On April 29, We March for the Future

This is ‘From Truth to Justice’ Week. From the March for Science on Earth Day to the People’s Climate March this Saturday.
‘The Science March Was About Respecting Science, the People’s Climate March Is About Acting on It’
The president of the USA – who would be a joke if he weren’t so capriciously dangerous – may not care about what climate change is doing to the planet, but we do.
It is hard to avoid hyperbole when you talk about global warming. It is, after all, the biggest 
thing humans have ever done, and by a very large margin. In the past year, we’ve decimated the Great Barrier Reef, which is the largest living structure on Earth. In the drought-stricken territories around the Sahara, we’ve helped kick off what The New York Times called “one of the biggest humanitarian disasters since World War II.” We’ve melted ice at the poles at a record pace, because our emissions trap extra heat from the sun that’s equivalent to 400,000 Hiroshima-size explosions a day.
PolarBearFamily_iStock_160X150As for wildlife, look no further than the tragedy of starving polar bears. Which is why, just maybe, you should come to Washington, DC, on April 29 for a series of big climate protests that will mark the 100th day of Trumptime. Maybe the biggest thing ever is worth a day. Bill McKibben for The Nation

For some of us Washington DC is too hard to reach, but not to worry, we can still hit the streets and make our voices heard for the planet at any one of hundreds of the Peoples Climate Movement ‘sister marches’ all over the USA, and indeed, all over the world. Click here to find one near you.

If you really can’t make any of the marches, join the Virtual Wildlife Climate March here

Watch writer and environmentalist Bill McKibben, and his guests talk about climate change and climate action in this short video.

Week of Action From Truth to Justice: – Earth Day to May Day 2017

One amongst an exciting calendar of events in the Week of Action really caught my eye: an invitation to stand with the 21 youth plaintiffs suing the federal government for ‘perpetrating climate chaos’, in the case Juliana vs U.S.  It is predicted to be ‘the trial of the century’.

The youth plaintiffs will speak out from the steps of the United States Supreme Court – where their case may eventually be heard. Joined by their lawyers, supporting U.S. Senators and others, these youth will share the latest updates on their case, as well as song, fiery speeches and invitations to show your support.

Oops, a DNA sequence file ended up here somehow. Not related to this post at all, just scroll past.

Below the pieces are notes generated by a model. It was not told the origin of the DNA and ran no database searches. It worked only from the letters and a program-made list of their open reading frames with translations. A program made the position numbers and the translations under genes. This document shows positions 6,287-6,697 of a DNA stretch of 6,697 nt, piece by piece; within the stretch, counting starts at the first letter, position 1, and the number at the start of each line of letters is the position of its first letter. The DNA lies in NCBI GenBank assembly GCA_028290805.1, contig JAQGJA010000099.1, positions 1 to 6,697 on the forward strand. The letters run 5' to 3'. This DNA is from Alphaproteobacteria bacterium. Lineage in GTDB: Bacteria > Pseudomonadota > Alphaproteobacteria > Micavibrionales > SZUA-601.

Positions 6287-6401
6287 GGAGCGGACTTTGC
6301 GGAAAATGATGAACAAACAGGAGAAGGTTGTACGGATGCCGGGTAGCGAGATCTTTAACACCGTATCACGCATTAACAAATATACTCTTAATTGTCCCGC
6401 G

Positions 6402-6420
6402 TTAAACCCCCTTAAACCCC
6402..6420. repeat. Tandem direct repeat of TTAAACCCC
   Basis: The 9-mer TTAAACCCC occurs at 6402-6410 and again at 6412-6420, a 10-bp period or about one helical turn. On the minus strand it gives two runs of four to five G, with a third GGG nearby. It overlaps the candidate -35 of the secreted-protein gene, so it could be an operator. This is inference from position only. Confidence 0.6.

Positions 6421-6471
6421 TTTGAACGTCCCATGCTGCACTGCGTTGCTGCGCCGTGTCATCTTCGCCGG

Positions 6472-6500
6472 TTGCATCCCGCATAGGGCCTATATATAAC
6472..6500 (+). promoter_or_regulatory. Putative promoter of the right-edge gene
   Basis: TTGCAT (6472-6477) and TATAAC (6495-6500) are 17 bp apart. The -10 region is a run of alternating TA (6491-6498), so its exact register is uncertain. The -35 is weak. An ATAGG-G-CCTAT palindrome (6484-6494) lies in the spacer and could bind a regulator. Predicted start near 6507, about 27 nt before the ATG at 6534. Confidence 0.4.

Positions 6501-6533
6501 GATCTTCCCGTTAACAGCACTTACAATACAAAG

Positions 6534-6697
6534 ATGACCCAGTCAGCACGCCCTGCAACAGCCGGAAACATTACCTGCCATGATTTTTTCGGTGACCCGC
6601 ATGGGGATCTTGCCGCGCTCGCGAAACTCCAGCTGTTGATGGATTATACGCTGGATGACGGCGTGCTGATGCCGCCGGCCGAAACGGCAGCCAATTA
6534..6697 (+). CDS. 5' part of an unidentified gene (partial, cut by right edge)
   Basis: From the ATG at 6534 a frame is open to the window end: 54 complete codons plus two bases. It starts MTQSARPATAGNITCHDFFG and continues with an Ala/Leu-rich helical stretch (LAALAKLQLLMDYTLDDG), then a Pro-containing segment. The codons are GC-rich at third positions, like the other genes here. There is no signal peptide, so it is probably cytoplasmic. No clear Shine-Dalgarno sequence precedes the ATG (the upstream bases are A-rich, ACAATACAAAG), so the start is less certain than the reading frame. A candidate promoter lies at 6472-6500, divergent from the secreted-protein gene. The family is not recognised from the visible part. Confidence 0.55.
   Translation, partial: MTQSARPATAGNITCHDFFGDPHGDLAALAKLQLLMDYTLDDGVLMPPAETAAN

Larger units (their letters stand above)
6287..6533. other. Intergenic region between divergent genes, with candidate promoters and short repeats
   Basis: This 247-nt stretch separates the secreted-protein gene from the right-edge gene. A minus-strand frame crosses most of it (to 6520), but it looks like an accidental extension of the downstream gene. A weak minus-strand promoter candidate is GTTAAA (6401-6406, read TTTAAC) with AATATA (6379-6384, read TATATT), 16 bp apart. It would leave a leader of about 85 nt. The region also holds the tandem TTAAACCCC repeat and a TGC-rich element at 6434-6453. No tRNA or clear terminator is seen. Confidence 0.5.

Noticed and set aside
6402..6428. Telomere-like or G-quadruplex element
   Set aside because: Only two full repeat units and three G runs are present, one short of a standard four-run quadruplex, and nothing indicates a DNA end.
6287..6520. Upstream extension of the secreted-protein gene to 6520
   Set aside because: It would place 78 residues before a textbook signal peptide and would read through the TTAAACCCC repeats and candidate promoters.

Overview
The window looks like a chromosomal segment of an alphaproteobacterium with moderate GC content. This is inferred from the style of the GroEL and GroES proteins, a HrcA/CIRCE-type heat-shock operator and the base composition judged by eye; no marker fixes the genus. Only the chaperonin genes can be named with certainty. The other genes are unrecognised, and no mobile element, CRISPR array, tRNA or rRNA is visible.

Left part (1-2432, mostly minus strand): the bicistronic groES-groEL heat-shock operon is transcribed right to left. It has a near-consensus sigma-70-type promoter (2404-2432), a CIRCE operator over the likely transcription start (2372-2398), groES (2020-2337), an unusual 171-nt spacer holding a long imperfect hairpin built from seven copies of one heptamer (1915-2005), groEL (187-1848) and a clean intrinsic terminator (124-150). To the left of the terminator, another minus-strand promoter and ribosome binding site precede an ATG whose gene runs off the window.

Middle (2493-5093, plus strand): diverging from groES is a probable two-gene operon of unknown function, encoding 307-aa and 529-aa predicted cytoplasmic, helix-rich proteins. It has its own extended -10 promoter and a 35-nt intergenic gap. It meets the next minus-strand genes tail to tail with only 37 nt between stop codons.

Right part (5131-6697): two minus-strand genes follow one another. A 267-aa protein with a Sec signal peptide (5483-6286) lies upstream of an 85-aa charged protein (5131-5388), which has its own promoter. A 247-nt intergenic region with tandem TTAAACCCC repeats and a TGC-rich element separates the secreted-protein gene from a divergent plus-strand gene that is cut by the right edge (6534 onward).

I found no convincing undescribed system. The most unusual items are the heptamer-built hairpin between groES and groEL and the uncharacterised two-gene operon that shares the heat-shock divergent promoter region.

Check out the full week’s program here

Find out everything you need to know about the Peoples Climate March here

Since farming livestock is responsible for 14.5% of greenhouse gases globally, you could do much worse than join the Plant-Powered Planet Protectors at the March. Says it all, in four words, doesn’t it – whoever dreamed up that group name deserves a medal! If you are serious about your interest in wildlife and in doing your bit to mitigate the grim effects of climate change – think polar bear – take the Center for Biological Diversity’s pledge to Take Extinction off Your Plate and #EatForThePlanet

Find out which species of wildlife are affected by climate change: USA here, UK here

frs17-globe

And when all the fun and flag-waving is over for the day, sign up for the free Food Revolution Summit, a week of illuminating talks from, amongst others, eminent doctors such as Michael Greger and Kim Williams. John Robbins kicks the whole thing off with “Lift-Off: Taking Action to Heal Yourself & the World”

Other experts, include Nathan Runkle who while still a boy of 15, founded Mercy for Animals. Nathan is an internationally renowned leader in the field of animal advocacy. He is talking on “How Mercy for Animals Can Transform Your Life” Check out all 24 visionary speakers’ profiles and their topics here.

For yourself, for the animals and for the planet

Happy smiles in the rain – people and posters from the March for Science here

Further reading post March for Science & Earth Day:

Julian L Wong advocate of ‘A Whole Person Economy’ tells us that science alone will not solve Earth’s problems for us. We need a much more radical solution – overturning ‘a political and economic system based on the indefinite and continuous extraction, exploitation, and wealth-hoarding of resources by the powerful few on a planet of finite natural resources. Addressing this root cause requires much more than advances in science and technology, but also requires significant advances in our understanding of how to shift patterns of human behavior on a systems and planetary scale (essentially, world cultures) so that, for instance, we collectively stop measuring success and progress through erroneous notions of “economic growth.”’

Read more of his fascinating piece here

This is of interest too Climate-induced species migrations could upend human society

But don’t get depressed! Mike Bloomberg, 3 times mayor of NYC gives us Six Reasons to Be Hopeful about Climate Change

For pics of the best posters and happy people smiling in the rain at Earth Day’s Science March, click here and here